The Wet Dog

Essay by PaperNerd ContributorHigh School, 10th grade November 2001

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The moon splashed its light around the small dirt yard revealing neglect and hard times. Six riders sat their horses just in front of the small, weather-worn cabin. A tall, rail thin man stood there in the moonlit yard, together with two small girls and a gangling black-haired youth whose face was a mirror of the older man. It was his birthday. One he'd never forget. Young Travis Becker would never forget April 21, 1855. To some, it was the day he turned sixteen. He knew it was the day he quit being a boy.

The riders waited patiently while the tall man spoke. "And for the last time, you tell Mr. Giles that these kids will stay with me. I'm their daddy. It don't matter to me what he thinks. Betty is gone and I loved her, but the good Lord saw fit to take her. It isn't for Mr.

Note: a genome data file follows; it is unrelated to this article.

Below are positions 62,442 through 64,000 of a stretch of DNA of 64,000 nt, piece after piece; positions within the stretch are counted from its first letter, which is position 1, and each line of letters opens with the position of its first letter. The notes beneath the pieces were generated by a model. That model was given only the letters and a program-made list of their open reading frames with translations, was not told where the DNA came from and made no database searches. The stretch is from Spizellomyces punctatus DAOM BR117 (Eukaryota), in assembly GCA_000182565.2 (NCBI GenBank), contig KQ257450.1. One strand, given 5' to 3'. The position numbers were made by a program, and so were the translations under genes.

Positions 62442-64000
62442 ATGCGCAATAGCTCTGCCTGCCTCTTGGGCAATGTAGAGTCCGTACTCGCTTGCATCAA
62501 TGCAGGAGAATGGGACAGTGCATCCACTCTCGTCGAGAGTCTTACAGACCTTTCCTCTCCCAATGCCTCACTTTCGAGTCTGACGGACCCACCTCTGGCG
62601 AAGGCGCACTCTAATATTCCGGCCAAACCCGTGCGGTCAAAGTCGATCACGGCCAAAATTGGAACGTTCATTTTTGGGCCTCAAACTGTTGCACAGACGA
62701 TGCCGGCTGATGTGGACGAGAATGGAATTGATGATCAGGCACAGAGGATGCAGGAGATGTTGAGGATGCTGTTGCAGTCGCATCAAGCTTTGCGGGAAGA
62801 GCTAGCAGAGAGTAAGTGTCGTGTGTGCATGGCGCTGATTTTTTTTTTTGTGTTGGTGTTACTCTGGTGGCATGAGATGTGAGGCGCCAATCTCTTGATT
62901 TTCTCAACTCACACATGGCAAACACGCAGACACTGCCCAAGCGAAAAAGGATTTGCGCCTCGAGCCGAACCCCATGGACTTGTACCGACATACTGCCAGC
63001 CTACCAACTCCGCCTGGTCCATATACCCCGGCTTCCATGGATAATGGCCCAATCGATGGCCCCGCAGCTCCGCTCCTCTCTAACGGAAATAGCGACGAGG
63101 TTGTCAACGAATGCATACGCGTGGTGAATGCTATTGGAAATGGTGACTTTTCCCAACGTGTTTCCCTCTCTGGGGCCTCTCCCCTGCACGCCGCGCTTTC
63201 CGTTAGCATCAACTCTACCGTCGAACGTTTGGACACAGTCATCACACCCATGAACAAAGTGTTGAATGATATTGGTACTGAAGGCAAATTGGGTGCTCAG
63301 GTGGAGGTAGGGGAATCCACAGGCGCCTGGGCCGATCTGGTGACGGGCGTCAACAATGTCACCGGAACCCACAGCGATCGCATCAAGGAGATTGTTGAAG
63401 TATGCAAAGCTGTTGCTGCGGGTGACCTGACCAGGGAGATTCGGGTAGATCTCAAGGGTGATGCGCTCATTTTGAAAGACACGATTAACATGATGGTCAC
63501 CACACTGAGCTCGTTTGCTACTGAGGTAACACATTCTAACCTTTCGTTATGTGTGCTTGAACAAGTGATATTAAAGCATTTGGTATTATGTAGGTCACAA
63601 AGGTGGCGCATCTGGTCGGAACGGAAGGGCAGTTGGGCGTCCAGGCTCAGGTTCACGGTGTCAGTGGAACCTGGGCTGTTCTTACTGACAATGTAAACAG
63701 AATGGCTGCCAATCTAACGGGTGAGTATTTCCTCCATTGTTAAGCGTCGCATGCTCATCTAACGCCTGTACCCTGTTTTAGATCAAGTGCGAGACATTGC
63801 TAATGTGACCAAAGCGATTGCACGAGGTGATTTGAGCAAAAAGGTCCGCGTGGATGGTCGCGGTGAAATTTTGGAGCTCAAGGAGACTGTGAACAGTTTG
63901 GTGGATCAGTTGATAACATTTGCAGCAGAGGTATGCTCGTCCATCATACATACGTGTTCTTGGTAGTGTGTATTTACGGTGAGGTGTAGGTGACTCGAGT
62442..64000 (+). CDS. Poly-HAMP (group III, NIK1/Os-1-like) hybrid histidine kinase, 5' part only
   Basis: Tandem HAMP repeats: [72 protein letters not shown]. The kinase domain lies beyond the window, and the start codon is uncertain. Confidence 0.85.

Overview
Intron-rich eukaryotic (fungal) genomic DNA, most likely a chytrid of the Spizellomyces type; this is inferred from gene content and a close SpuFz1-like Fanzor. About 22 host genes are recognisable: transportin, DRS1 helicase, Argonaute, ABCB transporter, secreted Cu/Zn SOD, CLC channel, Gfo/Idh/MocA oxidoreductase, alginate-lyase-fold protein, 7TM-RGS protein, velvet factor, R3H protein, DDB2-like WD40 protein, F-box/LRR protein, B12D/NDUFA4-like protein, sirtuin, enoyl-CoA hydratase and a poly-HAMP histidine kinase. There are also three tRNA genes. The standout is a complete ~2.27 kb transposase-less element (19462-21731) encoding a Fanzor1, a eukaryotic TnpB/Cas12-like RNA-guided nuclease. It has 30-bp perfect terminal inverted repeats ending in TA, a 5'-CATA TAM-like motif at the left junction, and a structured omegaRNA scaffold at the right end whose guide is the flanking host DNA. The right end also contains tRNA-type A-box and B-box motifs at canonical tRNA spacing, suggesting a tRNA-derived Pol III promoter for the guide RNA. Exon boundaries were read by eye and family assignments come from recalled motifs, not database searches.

Giles to raise these kids. It's for me." One of the riders, a lean man with a hawkish visage spat in the dirt beside his horse and said, "Tom, we come for the kids. Buckboard will be here in a bit and we aim to carry them kids back with us. After all, Betty was the old man's only kid and I reckon he has a right to want her offspring to have the best." Becker laughed bitterly. "He cared so much for her and the kids that he ignored me when I asked for help and told him she was sick. And that's why he never brought food nor helped her or the kids all these years." Kale nodded grimly, then said, "It weren't so much that he didn't care for her and the kids, Tom. He just never cottened to some two-bit puncher like you comin' along...

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